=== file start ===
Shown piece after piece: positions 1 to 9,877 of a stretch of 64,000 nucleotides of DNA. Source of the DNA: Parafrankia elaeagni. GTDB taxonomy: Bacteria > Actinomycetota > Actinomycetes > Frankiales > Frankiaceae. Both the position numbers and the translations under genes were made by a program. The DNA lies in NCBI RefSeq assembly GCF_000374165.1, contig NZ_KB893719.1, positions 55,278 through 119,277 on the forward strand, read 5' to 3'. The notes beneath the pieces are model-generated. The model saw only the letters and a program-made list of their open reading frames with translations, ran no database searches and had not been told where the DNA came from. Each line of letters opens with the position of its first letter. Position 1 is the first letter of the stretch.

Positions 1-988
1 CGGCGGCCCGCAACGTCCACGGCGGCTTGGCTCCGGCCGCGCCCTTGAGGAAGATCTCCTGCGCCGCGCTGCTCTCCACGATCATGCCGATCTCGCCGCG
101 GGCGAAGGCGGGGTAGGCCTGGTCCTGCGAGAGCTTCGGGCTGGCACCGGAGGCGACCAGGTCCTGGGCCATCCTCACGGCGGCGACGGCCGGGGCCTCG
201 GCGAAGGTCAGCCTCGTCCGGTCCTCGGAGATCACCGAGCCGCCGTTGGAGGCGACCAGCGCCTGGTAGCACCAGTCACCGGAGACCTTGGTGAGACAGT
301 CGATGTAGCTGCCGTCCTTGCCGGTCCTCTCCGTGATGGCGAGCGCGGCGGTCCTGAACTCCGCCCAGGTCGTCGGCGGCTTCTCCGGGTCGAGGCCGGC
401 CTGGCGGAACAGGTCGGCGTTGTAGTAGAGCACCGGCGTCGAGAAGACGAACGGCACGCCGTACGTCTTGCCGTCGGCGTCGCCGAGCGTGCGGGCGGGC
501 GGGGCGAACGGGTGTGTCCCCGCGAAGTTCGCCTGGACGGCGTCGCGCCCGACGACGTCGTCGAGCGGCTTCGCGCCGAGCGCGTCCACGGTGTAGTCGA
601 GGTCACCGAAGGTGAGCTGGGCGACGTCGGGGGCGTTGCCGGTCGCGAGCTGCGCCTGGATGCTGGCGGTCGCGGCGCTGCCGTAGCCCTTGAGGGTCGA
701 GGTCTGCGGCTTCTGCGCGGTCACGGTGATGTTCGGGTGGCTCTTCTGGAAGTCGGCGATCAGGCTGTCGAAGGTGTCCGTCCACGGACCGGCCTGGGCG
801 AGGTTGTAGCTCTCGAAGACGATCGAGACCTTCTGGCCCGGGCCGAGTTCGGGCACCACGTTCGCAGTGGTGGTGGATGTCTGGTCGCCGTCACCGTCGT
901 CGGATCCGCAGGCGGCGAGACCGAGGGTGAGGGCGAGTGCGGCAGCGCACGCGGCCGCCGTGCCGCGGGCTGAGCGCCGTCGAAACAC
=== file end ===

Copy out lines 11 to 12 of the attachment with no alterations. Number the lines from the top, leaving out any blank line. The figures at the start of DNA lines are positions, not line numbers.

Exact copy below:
801 AGGTTGTAGCTCTCGAAGACGATCGAGACCTTCTGGCCCGGGCCGAGTTCGGGCACCACGTTCGCAGTGGTGGTGGATGTCTGGTCGCCGTCACCGTCGT
901 CGGATCCGCAGGCGGCGAGACCGAGGGTGAGGGCGAGTGCGGCAGCGCACGCGGCCGCCGTGCCGCGGGCTGAGCGCCGTCGAAACAC